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New migration routes open through Spain and Romania, IOM says

Brussels - In an effort to circumvent European Union efforts to curb migration in the central and eastern Mediterranean, new migration routes are appearing through Spain and Romania, an official with the International Organization for Migration (IOM) said Tuesday.
Eugenio Ambrosi, director of IOM's regional office for the EU, said that the number of migrants arriving through the routes was relatively low, however, the new routes signal that human traffickers and smugglers were looking at alternatives for reaching EU countries.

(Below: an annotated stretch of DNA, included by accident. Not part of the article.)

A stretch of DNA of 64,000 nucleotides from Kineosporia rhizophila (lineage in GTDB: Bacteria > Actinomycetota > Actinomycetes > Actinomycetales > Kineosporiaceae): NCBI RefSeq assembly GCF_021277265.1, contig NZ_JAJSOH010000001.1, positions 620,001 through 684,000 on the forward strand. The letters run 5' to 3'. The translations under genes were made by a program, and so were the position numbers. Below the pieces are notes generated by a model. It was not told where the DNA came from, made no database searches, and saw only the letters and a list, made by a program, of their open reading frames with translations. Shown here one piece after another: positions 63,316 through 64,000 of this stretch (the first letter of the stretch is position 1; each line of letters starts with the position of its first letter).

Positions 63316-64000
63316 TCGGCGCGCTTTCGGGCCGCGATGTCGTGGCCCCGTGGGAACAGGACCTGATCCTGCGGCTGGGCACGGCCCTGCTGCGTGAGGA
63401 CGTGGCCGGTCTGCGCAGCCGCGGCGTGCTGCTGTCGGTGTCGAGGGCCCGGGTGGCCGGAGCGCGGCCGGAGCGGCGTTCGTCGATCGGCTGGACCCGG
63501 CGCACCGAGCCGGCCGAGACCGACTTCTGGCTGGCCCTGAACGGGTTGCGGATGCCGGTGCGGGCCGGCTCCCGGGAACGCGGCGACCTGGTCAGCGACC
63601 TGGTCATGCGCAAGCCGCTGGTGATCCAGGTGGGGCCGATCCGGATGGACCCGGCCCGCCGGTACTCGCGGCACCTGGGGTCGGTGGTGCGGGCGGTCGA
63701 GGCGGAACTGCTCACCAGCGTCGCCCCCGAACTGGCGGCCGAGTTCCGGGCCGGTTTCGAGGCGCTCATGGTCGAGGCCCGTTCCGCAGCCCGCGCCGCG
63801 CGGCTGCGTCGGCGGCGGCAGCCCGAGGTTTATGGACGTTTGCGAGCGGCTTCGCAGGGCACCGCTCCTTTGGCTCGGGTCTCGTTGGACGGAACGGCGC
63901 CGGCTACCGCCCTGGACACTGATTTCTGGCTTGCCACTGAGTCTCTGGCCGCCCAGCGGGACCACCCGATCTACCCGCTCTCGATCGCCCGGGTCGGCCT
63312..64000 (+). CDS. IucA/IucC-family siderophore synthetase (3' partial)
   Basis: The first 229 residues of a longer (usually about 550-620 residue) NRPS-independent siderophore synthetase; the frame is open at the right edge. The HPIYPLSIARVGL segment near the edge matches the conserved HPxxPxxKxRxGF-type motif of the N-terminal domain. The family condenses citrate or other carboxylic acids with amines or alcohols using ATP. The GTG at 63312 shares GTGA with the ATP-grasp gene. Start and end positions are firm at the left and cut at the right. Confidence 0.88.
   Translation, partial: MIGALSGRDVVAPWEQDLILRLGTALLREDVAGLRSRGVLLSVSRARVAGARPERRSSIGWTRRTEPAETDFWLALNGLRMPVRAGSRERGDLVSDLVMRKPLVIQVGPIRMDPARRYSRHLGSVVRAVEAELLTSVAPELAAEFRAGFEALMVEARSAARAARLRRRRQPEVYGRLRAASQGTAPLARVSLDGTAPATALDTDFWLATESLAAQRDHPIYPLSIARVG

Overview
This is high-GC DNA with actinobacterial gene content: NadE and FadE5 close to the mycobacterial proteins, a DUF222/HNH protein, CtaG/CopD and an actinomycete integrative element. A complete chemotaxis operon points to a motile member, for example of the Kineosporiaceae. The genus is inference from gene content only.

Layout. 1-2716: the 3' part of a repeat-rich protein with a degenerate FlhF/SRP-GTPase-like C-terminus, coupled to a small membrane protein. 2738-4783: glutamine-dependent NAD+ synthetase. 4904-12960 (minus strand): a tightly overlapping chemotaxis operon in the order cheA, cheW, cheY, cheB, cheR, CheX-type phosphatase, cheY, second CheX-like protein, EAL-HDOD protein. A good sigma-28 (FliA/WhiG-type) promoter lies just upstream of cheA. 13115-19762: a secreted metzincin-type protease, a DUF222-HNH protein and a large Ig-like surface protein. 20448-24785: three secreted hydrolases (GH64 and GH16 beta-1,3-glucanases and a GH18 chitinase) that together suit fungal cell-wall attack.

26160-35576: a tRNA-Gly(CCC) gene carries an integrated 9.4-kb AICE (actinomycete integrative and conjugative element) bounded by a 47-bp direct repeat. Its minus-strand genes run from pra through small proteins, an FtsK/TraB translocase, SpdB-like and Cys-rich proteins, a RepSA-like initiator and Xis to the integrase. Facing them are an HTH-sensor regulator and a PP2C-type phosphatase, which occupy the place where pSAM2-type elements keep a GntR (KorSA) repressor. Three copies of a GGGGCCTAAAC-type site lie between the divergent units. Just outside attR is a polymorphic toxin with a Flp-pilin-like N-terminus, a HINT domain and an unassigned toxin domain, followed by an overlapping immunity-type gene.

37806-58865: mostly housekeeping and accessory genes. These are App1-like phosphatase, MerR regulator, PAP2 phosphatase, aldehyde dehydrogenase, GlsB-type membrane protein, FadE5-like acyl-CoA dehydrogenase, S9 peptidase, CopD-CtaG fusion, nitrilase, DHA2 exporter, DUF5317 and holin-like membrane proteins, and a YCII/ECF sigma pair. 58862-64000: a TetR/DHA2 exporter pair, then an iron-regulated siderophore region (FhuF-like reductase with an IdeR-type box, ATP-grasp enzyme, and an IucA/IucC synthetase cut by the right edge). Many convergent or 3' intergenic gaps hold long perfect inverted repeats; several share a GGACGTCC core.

According to IOM, almost 10,300 people have arrived in Spain by sea in 2017 alone. Ambrosi said that it was "not a huge number," but it was still four times higher than in 2016.
A few hundred migrants have also arrived in Romania by crossing the Black Sea by boat, he noted.
"[It's] a clear indication that the traffickers and smugglers are looking at alternatives - in terms of how viable alternatives could be - to continuing their business," Ambrosi said.
He added that it was also a signal that EU policies aiming to curb migration were ineffective.
"Simply stopping the flow is A, not an answer and B, not really working in general," he said.
So far in 2017, a total of almost 130,000 migrants have reached the shores of Europe through the Mediterranean. The numbers of arrivals by sea have been dropping since 2015, when a record 1 million migrants arrived through the Mediterranean.